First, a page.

Non-patient Factors associated with Non-adherence
• The nature of patient illness
• Therapeutic regime
• Treatment duration
• Frequency of drug administration
• Adverse events
• Taste of medication
Non-compliance with drug treatment is widespread. When patients are given medication by their doctors, nearly half do not take the drug or do not take it as prescribed, and most will stop the treatment as soon as they are feeling better. A major problem in identifying the non-compliant patient is the unreliability of many of the measures used for assessing compliance. There are few social and demographic characteristics associated with non-compliance. The type of disease, also, generally has little influence on the level of compliance. Psychological factors such as the patients' levels of anxiety, motivation to recover, attitudes towards their illness, the drug and the doctor, as well as the attitudes and beliefs of significant others in their environment do influence the patients' levels of compliance (Evans et.al., 1983). One of the more compelling rationales offered for expanding drug coverage is that affordability problems have clinical as well as economic consequences; that is, patients who have difficulty paying for medications are less likely to take them and can suffer adverse health effects as a result of noncompliance (Kennedy et.al., 2002).
Types of Non-compliance
The situations most commonly associated with noncompliance with drug therapy include following situations:
a) Some patients for whom medication has been prescribed do not even take their prescriptions to a pharmacy, and some others who do take their prescriptions to a pharmacy fail to pick them up when they are completed.
b) The omission of doses is one of the most common types of noncompliance and occurs when a medication is to be administered at frequent intervals and/or for an extended period of time.
c) Errors of dosage include situations when incorrect amount of an individual dose or frequency of administration occurs
d) Examples of the incorrect administration of medication include not using the proper technique in using metered-dose inhalers and, in some cases, giving medication by the wrong route of administration.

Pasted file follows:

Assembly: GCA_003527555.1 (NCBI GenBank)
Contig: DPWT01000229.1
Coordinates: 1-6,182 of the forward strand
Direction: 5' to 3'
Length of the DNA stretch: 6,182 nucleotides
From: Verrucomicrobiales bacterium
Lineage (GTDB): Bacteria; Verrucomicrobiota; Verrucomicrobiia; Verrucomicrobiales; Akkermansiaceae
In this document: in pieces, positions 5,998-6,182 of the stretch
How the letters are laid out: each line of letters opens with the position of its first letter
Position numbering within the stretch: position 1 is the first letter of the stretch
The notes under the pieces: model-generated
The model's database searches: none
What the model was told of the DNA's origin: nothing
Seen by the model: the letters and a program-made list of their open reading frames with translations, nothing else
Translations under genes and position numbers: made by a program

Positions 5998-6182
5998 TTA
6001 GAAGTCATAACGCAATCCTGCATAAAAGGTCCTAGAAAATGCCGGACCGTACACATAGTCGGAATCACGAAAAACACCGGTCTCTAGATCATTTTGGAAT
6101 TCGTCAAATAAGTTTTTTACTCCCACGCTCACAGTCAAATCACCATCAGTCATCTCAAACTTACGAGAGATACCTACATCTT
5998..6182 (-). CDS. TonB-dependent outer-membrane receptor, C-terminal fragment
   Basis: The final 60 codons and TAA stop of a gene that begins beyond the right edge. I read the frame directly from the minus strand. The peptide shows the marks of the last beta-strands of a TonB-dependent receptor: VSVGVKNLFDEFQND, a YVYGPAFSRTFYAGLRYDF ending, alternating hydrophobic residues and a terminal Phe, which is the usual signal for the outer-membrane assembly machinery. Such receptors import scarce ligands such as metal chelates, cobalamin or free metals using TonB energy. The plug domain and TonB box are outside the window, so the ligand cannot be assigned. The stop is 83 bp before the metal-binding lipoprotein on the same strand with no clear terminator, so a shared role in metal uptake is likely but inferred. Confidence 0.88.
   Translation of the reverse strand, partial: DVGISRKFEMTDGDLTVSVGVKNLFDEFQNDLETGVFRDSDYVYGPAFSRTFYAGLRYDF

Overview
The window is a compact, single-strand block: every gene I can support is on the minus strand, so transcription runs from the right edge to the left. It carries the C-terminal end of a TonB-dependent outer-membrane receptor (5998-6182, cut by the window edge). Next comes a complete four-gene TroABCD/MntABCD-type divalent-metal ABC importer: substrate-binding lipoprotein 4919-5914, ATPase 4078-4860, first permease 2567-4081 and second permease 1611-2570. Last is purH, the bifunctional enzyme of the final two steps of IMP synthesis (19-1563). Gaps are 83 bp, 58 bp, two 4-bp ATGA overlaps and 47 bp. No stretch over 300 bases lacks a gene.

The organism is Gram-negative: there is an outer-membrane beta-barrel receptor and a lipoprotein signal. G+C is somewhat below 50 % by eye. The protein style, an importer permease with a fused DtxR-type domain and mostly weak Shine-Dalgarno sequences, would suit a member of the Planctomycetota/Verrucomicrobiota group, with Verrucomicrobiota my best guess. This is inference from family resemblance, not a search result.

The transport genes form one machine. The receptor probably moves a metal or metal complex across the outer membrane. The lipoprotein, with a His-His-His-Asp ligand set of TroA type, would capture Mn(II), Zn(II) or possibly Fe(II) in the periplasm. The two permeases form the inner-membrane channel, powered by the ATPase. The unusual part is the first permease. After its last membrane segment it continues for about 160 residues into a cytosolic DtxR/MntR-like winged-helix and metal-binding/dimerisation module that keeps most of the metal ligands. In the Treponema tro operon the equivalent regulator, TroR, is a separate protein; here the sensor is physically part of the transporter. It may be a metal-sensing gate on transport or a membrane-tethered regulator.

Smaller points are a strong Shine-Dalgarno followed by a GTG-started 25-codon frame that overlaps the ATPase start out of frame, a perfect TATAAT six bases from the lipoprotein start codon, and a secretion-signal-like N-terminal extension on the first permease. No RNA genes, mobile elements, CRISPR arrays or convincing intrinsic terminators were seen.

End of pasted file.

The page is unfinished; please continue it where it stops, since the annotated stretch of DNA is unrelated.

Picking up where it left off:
e) Errors in the time of administration of the drug may include situations in which medication is administered in an inappropriate relationship to meals. Certain drugs—e.g., tetracycline, alendronate (Fosamax)—should be administered apart from meals to achieve optimal absorption. The time of day at which a drug is administered also may be important in the use of some medications; e.g., diuretics are best administered in the morning.
f) The premature discontinuation of treatment occurs commonly with the use of antibiotics as well as medications used in the treatment of chronic disorders such as hypertension (Hussar, 2006).
Reasons of Non-compliance in elderly patients
Currently the aging population is rapidly increasing, particularly in developing regions of the world, due to longer expectancy of life, better healthcare facilities and greater awareness about healthy lifestyle. Today, in developed countries, more than 75% die after the age of 75 years (Lunenfeld et.al., 2013). Because of the progressively increasing geriatric population requiring special care, there is a growing global concern to improve the health care delivery systems, particularly against chronic and recurrent illnesses that occur more commonly during later life such as: diabetes mellitus, hypertension, IHD, arthritic disorders, neurodegenerative disorders, psychiatric illnesses, gastrointestinal disorders, ocular disorders, genitourinary disorders, respiratory disorders etc., which may require chronic medication with multiple drugs. Because of the chronic nature of the disease, the need for multiple drug therapy with complex medication regime, increasing cost of therapy, adverse effects, drug interactions, forgetfulness, lack of familial and social support and care, elderly patients may not be fully compliant to long term medications. In general, only 50% of general population has been estimated to adhere to their medications, and this may range from 47 to 100% in elderly. Poor compliance among older persons is a public health concern, as it accounts for adverse outcomes, medication wastage with increased cost of healthcare, and substantial worsening of the disease with increased disability or death (Shruthi et.al., 2016). However, Notable Reasons behind elderly non-compliance issues are: